On October 30, 2013, the Texas Court of Criminal Appeals held that Texas Penal Code §33.021(b) was unconstitutionally overbroad. The Court ruled that the language in subsection (b) is language that is either already criminalized in another penal code section or is constitutionally protected free speech. Ex parte Lo, 424 S.W.3d 10, 20 (Tex. Crim. App. 2013), reh’g denied (Mar. 19, 2014).
Only subsection (b) of Texas Penal Code §33.021 was held unconstitutional and the remaining portions of the statute remain criminal offenses. But, if you were convicted under subsection (b), you may be eligible to have your conviction overturned by filing a writ of habeas corpus. The Court of Criminal Appeals has held that a penal code section that is declared unconstitutional renders convictions under that particular section void and “a person convicted under a statute later declared to be void is entitled to relief when he raises that claim for the first time in a writ of habeas corpus.” Ex Parte Chance, 439 S.W.3d 918, 921 (Tex.Crim.App.,2014) (Cochran, J. concurring).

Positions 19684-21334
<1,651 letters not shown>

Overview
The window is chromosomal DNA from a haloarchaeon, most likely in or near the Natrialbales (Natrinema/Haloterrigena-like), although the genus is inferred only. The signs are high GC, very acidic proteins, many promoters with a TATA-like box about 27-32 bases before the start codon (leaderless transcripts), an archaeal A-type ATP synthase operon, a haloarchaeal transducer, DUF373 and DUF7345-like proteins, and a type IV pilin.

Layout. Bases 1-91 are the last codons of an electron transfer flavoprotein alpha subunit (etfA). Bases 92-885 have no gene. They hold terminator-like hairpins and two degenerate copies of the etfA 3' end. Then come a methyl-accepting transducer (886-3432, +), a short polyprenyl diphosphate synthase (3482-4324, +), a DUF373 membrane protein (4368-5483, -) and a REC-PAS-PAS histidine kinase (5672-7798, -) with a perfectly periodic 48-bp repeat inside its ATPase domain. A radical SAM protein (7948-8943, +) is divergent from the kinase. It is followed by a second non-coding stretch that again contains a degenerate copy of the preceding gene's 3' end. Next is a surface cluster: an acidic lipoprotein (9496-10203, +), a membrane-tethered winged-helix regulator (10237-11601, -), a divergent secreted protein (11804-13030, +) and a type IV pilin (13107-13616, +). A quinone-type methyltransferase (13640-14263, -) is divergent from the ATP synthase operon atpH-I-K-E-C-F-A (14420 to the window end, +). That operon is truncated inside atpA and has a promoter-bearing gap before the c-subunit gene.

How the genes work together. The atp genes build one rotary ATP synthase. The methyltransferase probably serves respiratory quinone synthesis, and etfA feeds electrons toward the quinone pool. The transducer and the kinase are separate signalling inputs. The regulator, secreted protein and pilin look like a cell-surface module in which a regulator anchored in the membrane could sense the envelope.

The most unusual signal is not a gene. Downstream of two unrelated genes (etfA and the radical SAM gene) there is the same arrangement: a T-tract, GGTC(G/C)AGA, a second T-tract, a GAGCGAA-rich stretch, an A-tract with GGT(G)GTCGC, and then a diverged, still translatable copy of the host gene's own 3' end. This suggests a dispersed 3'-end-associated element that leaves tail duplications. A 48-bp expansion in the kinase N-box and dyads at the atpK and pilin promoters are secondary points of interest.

If you were charged with an offense under this section and received deferred adjudication, regular probation, or you served time in the Texas Department of Criminal Justice, you will want to contact a lawyer to determine whether you can have your case heard. Having an Online Solicitation of a Minor charge on your record can have devastating effects. Along with the stigma associated with such a charge, you most likely have been registering as a sex offender. If you, a friend, or loved one have already been convicted of online solicitation of a minor, contact the Law Office of Dayna L. Jones today to see if you are eligible to have your case overturned.